Responding to increasing cyber threats to industrial controls and supervisory control and data acquisition systems, Bechtel opens a new cybersecurity lab aimed at protecting equipment and software that control complex government facilities, power plants, chemical plants and other large-scale critical infrastructure. The lab will also leverage Bechtel's experience in designing and implementing National Institute of Standards and Technology Risk Management Framework (NIST-RMF) solutions for its government customers, according to the company.
"The ability to access and control these systems over the Internet, while increasing efficiency, has also exposed some vulnerabilities. There is a dark side to the Internet of Things," says Chad Hartman, program director in Bechtel's government services business.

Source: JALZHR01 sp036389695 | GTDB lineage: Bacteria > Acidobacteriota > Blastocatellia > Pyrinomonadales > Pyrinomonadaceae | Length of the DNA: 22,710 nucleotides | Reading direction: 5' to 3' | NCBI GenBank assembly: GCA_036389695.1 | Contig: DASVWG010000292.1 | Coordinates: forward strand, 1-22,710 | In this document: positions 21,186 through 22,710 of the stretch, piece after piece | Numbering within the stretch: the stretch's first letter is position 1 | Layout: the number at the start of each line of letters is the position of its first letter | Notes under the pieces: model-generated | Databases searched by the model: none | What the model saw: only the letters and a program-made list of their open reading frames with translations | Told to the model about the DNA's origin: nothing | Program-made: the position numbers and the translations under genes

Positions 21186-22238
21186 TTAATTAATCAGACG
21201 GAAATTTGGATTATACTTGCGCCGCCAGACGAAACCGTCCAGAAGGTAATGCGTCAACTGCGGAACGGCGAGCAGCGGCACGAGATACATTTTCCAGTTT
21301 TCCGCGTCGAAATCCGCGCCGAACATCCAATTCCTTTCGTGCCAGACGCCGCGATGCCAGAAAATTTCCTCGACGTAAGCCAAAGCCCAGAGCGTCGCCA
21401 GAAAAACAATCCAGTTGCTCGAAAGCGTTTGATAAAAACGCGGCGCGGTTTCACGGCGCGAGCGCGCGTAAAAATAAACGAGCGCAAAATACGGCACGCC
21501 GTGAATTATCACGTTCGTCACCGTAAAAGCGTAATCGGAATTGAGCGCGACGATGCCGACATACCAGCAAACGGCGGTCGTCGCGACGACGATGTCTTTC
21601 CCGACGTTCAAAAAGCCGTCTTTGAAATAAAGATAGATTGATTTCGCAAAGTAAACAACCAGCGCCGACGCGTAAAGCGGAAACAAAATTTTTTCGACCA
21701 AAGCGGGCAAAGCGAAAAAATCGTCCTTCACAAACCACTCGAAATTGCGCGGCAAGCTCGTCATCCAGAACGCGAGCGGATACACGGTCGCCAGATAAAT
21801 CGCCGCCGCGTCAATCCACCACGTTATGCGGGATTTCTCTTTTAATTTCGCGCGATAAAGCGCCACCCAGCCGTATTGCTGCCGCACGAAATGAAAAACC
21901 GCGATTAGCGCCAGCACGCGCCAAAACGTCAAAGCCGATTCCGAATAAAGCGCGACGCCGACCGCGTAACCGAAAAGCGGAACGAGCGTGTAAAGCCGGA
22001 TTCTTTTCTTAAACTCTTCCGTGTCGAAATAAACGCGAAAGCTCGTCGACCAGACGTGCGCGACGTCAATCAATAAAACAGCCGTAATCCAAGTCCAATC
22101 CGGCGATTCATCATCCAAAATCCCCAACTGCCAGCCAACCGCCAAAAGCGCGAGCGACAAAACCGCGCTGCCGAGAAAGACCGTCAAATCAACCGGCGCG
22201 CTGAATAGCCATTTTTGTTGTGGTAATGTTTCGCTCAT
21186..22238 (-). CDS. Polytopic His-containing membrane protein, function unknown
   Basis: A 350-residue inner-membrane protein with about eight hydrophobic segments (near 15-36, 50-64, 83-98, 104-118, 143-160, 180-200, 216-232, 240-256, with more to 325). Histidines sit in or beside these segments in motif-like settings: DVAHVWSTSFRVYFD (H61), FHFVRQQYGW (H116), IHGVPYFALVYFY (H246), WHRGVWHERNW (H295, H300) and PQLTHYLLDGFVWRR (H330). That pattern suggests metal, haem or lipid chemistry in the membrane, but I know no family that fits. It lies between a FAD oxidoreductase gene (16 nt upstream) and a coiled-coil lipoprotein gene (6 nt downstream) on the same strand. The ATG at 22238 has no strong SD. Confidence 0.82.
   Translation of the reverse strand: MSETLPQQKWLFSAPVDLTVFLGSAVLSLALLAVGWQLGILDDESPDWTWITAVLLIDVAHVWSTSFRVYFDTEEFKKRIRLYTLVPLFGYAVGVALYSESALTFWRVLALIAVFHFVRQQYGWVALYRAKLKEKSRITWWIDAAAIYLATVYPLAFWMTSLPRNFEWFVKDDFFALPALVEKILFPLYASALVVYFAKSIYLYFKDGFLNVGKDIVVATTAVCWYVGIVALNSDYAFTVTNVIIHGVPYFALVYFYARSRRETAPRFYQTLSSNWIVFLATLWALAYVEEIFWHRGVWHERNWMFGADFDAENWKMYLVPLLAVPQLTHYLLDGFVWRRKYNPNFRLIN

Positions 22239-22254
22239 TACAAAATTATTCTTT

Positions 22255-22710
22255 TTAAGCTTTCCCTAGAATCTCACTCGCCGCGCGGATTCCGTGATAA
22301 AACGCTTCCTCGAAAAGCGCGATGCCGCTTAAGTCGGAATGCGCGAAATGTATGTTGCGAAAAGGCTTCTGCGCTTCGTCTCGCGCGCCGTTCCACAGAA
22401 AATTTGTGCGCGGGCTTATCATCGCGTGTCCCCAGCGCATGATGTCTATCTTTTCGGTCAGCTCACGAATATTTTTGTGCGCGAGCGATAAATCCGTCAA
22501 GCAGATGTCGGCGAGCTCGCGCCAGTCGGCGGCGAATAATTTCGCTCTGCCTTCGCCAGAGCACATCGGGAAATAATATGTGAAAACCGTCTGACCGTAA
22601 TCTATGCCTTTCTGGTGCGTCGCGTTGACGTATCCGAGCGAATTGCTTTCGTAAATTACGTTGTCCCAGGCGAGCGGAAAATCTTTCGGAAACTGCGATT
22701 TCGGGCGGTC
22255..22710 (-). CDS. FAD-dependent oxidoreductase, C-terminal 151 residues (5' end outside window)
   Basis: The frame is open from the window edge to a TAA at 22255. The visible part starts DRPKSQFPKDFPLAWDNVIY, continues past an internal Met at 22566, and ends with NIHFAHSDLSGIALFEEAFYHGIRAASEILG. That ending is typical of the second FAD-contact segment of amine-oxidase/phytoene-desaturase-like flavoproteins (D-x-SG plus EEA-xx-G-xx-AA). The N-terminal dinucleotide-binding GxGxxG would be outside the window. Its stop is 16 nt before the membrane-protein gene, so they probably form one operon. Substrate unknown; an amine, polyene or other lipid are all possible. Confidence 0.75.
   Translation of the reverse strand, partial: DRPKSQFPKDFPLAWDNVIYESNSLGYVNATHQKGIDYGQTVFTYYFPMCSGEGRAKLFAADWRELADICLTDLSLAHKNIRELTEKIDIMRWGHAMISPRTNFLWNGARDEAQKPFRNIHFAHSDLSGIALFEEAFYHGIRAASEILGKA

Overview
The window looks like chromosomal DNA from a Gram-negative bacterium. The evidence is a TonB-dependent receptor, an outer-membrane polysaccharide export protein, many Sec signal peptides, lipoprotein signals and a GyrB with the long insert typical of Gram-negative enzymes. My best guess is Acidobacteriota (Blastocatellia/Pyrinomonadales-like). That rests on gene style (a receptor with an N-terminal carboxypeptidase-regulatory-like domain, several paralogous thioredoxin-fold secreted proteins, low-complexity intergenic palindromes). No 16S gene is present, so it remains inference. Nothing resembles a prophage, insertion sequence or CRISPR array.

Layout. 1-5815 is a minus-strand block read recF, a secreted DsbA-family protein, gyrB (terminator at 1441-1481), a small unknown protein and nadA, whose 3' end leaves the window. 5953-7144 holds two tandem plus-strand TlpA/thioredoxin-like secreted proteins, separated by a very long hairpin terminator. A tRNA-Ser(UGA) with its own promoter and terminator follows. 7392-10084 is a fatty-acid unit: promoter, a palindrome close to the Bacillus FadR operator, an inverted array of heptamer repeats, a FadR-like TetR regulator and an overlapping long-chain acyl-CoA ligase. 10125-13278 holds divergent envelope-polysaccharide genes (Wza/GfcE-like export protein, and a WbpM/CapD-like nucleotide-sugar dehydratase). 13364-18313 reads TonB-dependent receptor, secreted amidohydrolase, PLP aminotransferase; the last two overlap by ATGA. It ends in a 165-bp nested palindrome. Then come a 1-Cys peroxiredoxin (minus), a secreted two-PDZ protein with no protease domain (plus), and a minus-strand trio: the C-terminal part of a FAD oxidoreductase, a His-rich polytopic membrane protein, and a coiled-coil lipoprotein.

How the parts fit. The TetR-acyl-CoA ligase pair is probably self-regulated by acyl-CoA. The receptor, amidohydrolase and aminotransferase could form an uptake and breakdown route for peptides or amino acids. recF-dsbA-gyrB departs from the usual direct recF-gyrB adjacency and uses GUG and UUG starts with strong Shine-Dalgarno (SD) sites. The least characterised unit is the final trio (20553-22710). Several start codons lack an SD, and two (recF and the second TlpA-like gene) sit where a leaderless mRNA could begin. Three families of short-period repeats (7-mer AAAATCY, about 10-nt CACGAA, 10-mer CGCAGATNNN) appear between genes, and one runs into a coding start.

Bechtel also announces a research arrangement with George Mason University to enable access to the laboratory for Mason students.
"These partnerships are critical for universities and for companies," says Robert Osgood, director of Mason's Computer Forensics program and a former FBI supervisory special agent in cyber-crime and counterterrorism. "The laboratory will provide research and internship opportunities for our students and open up a potential talent pipeline for Bechtel in a rapidly growing field."
Bechtel's Nuclear, Security & Environmental global business unit has completed many projects in highly secure government site management, construction, environmental restoration, defense, space, energy and national security, according to the company.
For more information, visit: www.bechtel.com